No more public schools? It sounds like the kind of idea you’d get from a 10-year-old who doesn’t want to do his homework. But that’s precisely the suggestion State Rep. Tim Kelly (R — Saginaw) is proposing as a solution to Detroit Public Schools’ financial crisis.
In an opinion column in today’s Detroit News
, Kelly calls for the elimination of Detroit Public Schools and the adoption of an all-charter model to serve the 48,000 students currently enrolled in DPS. It is a politically predictable response to the financial situation of the district, which has deteriorated rapidly under state-appointed emergency management
. He writes:
It has become increasingly obvious that students in Detroit would be better off if DPS simply went away.
But would they really?
Let’s overlook, for a minute, the successes in the DPS system
. Let's also overlook the dubious financial accountability of charter schools as a whole
. Let’s accept, at face value, the premise of getting rid of the district entirely, replacing it only with charters and school choice in a 'throw the baby out with the bathwater' approach to educational reform.
How would that impact Detroit families?
Fortunately, the good folks over at Chalkbeat Detroit can help us answer that question. In a feature tellingly titled "Six hours, eight buses: The extreme sacrifice Detroit parents make to access better schools
," they take a hard look at the effects of school choice on families and neighborhoods.
Even as Detroit Public Schools has shuttered nearly half of their school buildings, charter schools in the city have popped up like weeds. But unlike public schools, which are opened and closed based on the changing needs of neighborhoods, charters can open anywhere they find suitable space. Many choose to open in parts of the city perceived as safer or more attractive to staff, such as Midtown or downtown, rather than in the neighborhoods where their students live.
This has led to a profound mismatch between the needs of the community and the schools they have to choose from.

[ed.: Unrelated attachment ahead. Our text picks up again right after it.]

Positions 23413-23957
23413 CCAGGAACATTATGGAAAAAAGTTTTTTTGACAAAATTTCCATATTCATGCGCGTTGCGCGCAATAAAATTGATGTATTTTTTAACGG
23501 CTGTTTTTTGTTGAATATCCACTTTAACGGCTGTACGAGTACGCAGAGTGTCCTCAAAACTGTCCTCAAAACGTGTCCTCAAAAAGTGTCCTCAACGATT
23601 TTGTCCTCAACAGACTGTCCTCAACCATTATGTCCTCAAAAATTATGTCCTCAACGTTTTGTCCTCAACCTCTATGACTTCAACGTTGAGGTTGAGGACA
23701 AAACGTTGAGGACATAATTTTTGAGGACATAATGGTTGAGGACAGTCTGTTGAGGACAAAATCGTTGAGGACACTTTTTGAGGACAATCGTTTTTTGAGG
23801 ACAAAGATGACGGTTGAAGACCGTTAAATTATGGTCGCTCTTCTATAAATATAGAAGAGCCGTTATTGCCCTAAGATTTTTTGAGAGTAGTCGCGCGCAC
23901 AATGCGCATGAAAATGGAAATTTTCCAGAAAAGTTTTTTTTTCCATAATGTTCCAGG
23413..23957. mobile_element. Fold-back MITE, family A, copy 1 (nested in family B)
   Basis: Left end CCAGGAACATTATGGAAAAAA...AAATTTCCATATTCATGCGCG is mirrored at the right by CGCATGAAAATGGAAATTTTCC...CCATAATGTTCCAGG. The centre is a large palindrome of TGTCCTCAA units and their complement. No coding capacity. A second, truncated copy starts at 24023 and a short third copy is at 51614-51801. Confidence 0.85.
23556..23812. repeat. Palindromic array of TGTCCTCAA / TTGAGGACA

One mother interviewed for the Chalkbeat Detroit piece detailed the five-plus hours she spends getting her son to and from school each day:
Monique Johnson starts her trek even earlier, just after 6 a.m. when she and son Shownn, 13, an eighth-grader, catch a ride to a bus stop eight blocks from their home in the city’s Brightmoor neighborhood. There are closer stops, Johnson said, but they’re pitch black at that hour — and dangerous.
Mother and son typically arrive at University Prep Science & Math Middle School, a well regarded charter school in the Michigan Science Center, around 7:30 a.m. and Johnson waits with her son until his classes begin at 7:50. She then makes her way back home — another No. 53, another No. 43 – until reaching Brightmoor around 9:30 a.m. That’s about three and a half hours before she has to leave again on another four buses to return to Shownn’s school and bring him home.
Johnson and the other charter school parents profiled in the article are, in a sense, the lucky ones. They have the resources to make the trek to the schools they’ve chosen for their children. Others are left behind, lack of transportation leaving them no choice but to send their kids to neighborhood schools.
It is hard to imagine how an all-charter district, with no mandates on school location or busing, would serve such families, but it seems that is something Rep. Kelly neglected to consider in his enthusiasm for dismantling public education.